Spokesmen for Citigroup, Barclays, FactSet and BNY Mellon declined
to comment. Spokespeople for MSCI, Bloomberg and IBM had no
immediate comment. A spokesperson for Charles River could not be
Concern surrounding the sharing of pricing, custodial and analytical
services by asset managers is expected to be discussed on Monday
when the FSOC hosts a conference on the asset management industry,
according to a person familiar with the council's thinking.
[to top of second column]
At the heart of the council's discussions is whether asset managers,
pension funds and insurers may be relying too heavily on such
third-party service providers to value their assets, manage their
risks and make investment decisions.
For instance, some consulting firms help other asset managers price
less liquid bonds and determine how much margin should be required
to manage the risks of trading them.
If too many money managers all rely on the same models, it could
reduce the amount of independent analysis and "expose the financial
system to significant risk that may result from asset mispricing,
faulty risk reporting or related outputs from such products or
services," according to the documents, which are not public.
Flawed risk models played a major role in the 2007-2009 financial
crisis. Financial firms' internal modeling and assessments from
credit rating agencies did not anticipate the systemic effect that a
significant drop in housing prices could have on global markets.
The issue grabbed the spotlight again in 2012 when JPMorgan Chase &
Co's risk models failed to capture the dangers of its "London Whale"
trades that led to a $6.2 billion loss.
Firms that provide risk-modeling services are not strictly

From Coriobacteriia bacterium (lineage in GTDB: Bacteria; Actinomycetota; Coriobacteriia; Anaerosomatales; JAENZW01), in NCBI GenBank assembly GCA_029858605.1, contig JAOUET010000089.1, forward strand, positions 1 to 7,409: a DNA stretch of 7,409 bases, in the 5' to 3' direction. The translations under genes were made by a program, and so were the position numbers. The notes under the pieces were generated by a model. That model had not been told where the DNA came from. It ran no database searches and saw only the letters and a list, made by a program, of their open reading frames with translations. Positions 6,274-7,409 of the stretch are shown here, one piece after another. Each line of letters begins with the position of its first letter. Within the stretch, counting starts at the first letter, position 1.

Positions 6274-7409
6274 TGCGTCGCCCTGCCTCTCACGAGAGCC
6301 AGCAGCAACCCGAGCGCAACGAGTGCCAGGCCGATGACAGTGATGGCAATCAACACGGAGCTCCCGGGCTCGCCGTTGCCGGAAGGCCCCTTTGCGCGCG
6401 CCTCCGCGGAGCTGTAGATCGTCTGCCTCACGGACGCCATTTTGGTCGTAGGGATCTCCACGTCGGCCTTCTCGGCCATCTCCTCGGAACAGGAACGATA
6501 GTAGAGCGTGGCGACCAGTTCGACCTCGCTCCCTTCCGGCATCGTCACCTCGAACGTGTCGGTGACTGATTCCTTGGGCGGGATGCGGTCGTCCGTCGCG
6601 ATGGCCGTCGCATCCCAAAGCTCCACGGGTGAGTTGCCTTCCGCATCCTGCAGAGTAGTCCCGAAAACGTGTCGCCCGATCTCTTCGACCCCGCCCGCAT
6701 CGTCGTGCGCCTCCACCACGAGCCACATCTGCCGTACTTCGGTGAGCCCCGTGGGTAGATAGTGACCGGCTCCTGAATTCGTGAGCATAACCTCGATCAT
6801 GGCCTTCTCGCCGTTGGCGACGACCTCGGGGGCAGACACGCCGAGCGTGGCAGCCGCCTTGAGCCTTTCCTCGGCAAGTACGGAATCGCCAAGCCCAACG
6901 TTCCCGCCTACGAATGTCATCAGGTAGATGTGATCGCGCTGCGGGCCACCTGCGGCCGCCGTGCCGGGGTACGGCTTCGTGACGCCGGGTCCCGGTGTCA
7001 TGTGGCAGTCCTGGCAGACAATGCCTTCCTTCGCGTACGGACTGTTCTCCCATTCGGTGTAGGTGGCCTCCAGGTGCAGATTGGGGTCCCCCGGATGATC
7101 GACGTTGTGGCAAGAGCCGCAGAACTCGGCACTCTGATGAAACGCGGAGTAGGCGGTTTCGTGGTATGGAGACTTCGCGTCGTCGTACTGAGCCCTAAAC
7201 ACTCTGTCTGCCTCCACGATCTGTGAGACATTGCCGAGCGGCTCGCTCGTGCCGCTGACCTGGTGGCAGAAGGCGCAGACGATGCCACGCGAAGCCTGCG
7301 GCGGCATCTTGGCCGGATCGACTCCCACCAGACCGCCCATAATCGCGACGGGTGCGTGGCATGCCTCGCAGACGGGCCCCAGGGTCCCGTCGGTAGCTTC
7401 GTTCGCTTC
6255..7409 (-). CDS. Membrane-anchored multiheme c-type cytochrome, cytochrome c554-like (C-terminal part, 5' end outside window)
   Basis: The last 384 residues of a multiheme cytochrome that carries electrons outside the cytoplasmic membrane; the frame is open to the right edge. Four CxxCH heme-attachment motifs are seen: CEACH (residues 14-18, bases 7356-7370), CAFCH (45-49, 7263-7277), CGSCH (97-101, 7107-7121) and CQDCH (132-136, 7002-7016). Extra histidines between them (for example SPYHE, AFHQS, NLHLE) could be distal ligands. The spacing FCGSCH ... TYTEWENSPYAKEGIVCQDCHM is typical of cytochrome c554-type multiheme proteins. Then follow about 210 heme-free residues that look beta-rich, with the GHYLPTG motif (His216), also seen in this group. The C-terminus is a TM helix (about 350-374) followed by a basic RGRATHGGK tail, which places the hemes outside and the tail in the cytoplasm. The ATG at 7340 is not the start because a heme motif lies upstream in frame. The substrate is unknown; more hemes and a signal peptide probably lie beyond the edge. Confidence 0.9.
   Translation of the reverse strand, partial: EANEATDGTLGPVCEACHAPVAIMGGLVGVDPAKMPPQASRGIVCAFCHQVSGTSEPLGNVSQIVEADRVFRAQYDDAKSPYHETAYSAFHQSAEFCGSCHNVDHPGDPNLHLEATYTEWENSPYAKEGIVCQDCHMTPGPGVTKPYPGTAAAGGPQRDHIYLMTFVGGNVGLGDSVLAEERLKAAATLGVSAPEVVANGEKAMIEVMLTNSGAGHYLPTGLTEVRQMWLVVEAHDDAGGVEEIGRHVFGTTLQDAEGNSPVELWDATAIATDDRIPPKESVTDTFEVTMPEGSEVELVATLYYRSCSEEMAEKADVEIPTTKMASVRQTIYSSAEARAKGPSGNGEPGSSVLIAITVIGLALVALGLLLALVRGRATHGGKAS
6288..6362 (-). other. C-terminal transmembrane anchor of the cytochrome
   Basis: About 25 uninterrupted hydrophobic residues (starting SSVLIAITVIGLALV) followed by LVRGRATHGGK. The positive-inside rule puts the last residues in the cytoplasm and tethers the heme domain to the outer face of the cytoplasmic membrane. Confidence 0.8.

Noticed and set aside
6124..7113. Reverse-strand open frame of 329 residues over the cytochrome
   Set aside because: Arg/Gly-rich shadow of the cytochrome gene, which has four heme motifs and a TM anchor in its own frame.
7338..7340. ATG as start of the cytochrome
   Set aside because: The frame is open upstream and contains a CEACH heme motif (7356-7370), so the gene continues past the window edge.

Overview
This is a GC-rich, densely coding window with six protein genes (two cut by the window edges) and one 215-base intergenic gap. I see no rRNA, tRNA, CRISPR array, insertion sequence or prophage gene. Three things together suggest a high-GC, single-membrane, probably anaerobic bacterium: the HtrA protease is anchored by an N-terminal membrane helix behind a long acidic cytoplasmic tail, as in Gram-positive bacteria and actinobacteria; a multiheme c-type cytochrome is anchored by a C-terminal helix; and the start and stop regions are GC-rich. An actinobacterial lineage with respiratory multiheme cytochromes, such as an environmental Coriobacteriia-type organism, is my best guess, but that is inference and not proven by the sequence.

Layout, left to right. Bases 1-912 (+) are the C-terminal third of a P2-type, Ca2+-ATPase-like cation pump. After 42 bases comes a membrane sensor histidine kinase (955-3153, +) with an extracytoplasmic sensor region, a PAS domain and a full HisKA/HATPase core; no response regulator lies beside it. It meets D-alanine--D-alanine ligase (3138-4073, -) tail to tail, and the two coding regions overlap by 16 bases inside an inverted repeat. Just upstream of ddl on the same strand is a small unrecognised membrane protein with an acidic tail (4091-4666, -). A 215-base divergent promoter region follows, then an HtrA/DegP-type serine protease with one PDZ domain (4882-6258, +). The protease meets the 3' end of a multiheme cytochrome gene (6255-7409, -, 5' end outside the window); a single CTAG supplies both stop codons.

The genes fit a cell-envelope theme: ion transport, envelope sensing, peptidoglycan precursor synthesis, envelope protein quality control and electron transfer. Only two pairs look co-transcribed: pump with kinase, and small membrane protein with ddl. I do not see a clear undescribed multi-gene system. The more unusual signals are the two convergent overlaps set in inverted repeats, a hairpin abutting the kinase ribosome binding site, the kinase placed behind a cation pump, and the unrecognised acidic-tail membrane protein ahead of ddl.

regulated. The FSOC's staff review of these services is at an early
stage, and any eventual policy response is unclear.
The FSOC is a council of regulators created by the 2010 Dodd-Frank
Wall Street reform law to help monitor the market for emerging
risks. It is chaired by the Treasury Secretary and comprised of the
leaders of every major U.S. financial regulator, including the
Federal Reserve and the Securities and Exchange Commission.
The in-house group focused on model risk from third-party service
providers is called the Systemic Risk Committee. That committee is
tasked with scouring the marketplace for emerging risks, and it is
not involved in the designation process.
According to the documents, the committee started holding
preliminary discussions about the consulting services on January 28
and has also held several conference calls with companies in the
At the late March meeting, a group of staffers presented a draft
"scorecard" that it said could be used as a tool to quantify the
potential risks of each service provider. The documents propose
completing the score card and distributing it to the various FSOC
"Although imperfect, a survey may be the best approach to narrow
down the field of providers that may require additional
review/analysis," the documents say.
It was unclear what kind of regulatory action the committee may
consider, or whether the findings could affect the FSOC's decision
to designate some firms as systemic.
Last year, the FSOC's research arm issued a report which found that
certain activities by large fund managers could pose broader
One such concern cited was "herding" behavior, in which funds all
crowd into the same assets at once.
In the documents from the March meeting, the council's Systemic Risk
Committee suggests that reducing reliance on third-party service
providers could help reduce herding risks in the market.
(Reporting by Sarah N. Lynch, with additional reporting by Emily
Stephenson; Editing by Karey Van Hall and John Pickering)